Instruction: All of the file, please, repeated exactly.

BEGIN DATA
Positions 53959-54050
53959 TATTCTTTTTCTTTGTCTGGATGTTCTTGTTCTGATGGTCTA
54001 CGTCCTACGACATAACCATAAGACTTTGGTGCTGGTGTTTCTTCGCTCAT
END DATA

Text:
Positions 53959-54050
53959 TATTCTTTTTCTTTGTCTGGATGTTCTTGTTCTGATGGTCTA
54001 CGTCCTACGACATAACCATAAGACTTTGGTGCTGGTGTTTCTTCGCTCAT